Friday, September 10, 2010

“Becoming a Jackal” (Villagers)

I was recently driving along and listening to the World Cafe on NPR when I heard an amazing track that the show’s host, David Dye, later said was by an Irish band called Villagers. I made a quick note but sort of forgot about it when I got home.

A few days ago, I was at Starbucks and noticed a card for a free iTunes download for a track by a band called Villagers. “Hmm,” I thought, as I poured half and half into a cup of Earl Grey. “Villagers. That sounds familiar.” I dropped the card into my bag and headed home, but then I sort of forgot about it.

Yesterday, I was watching an interview with Glen Hansard on YouTube, shot during the Electric Picnic festival that was held last week in County Laois. During the interview, RTÉ Radio 1 host Philip King talks about what he calls a “golden age” of Irish music happening at the moment. And one of the names he threw out was Villagers.

And then, WHAM! It all came together like one of those movie montages where the main character’s life flashes before his eyes. Fate had been trying to get my attention, and I finally stopped for a second and noticed.

Conor O’Brien — who is Villagers, or fronts Villagers; I can’t quite figure it out — has a crazy-mesmerizing, haunting, addictive voice. He does remind me vaguely of someone ... but who is it? David Gray? Morrissey? Simon & Garfunkel? It’s sort of all of those, and none of them, at the same time. I know he’s unique and incomparable, and but there is something rich and atmospheric about his music that puts me in mind of those once and current greats. Either way, I am seriously loving it.

My favorites so far are the home sessions that are posted on YouTube. When someone sounds like that when he’s just hanging out in his kitchen, you know it’s quality.


Friday, September 3, 2010

“Sadhbh Ní Bhruinneallaigh” (Liam Ó Maonlaí)

Pam Stucky over at P as in Pterodactyl posted some shots of her trip to Inishmore, and I couldn’t help but follow suit. My trip was in June 2001 with my friends Cian and Pio. Our seaside B&B came with its own cattle, and the bean an tí (woman of the house) informed us when we checked in that there was no need to give us keys, as the house was never locked.

We spent a lovely overcast afternoon walking the length of the island to Dún Aengus. I had been to the Cliffs of Moher in the past and watched in a mixture of terror and envy as people would lie down and peer over the edge. Since the three of us were the only people at Dún Aengus that day, I decided to finally try it. I lay down and peered further and further over the edge, watching waves crash against the rock below. Probably about a minute passed until fear took over and I scrambled back toward a wider patch of solid ground. I still get chills today just thinking about it.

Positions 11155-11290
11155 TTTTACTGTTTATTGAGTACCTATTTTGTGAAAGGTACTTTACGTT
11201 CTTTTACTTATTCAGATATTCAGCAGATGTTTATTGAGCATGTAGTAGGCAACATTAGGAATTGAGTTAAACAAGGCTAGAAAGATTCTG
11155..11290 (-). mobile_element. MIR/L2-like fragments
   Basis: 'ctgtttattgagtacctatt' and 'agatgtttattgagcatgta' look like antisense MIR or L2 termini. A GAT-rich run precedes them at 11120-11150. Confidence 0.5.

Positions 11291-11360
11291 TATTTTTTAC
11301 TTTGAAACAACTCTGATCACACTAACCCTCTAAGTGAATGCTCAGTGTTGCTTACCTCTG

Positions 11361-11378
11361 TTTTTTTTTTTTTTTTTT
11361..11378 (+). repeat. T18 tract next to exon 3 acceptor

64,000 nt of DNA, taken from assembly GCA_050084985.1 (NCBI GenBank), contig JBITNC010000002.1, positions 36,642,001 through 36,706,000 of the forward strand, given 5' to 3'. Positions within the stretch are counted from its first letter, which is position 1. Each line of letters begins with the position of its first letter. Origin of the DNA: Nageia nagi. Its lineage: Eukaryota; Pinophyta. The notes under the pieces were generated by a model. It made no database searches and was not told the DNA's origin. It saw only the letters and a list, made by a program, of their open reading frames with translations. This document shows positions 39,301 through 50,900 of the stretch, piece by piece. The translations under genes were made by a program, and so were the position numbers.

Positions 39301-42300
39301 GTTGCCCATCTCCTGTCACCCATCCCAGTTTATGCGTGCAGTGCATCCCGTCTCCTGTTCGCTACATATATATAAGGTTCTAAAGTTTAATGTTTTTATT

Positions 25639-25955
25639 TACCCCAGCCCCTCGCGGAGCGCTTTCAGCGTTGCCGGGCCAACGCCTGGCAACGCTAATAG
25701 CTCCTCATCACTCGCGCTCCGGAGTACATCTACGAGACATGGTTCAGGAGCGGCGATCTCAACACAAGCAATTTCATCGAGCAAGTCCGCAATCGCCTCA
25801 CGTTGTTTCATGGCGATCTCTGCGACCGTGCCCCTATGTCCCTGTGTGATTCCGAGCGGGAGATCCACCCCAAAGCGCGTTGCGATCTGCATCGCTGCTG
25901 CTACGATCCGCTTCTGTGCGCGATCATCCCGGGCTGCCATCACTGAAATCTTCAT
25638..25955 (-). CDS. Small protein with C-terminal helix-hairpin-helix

Later that night, we went to a quiet pub on the island where Cian and Pio had a great chat as Gaeilge with one of the island’s elders and I tried to catch a word here and there. And even though Liam Ó Maonlaí wasn't singing sean nós in the pub, this clip might give you a feel for the kind of evening we had.


Friday, August 27, 2010

Don’t Judge!

This morning, while I was eating a bowl a cereal, I flipped on the Today show just as Katy Perry was taking the stage. And while I was rolling my eyes at her outfit, the stage props (was that supposed to be a cloud? Or gigantic cotton candy?), and surreal dancing bears, I suddenly had a flashback to the mid-90s and realized I couldn’t judge.

As I’ve said before, I went to Ireland inspired by earthy traditional music played on accordions and fiddles, tin whistles and bodhrán drums. I found all that, and it was marvelous. And then, there was this:

I’m cheating a bit this week, because the Spice Girls aren’t Irish — but in Galway during the fall of 1996, it seemed nearly impossible to escape them. One of my earliest memories after arriving in town is turning on the television in my apartment, seeing the official video for “Say You’ll Be There” (the one set in the Mojave Desert), and thinking, “what the...?” But it wasn’t long (probably that weekend) before I was dancing to — and singing along with — their songs like everyone else. Sure, you could go down to The Crane or the Club Áras na nGael for an amazing trad session, but just as often, it was pop music that spilled out of clubs and pubs as you walked down the street at midnight.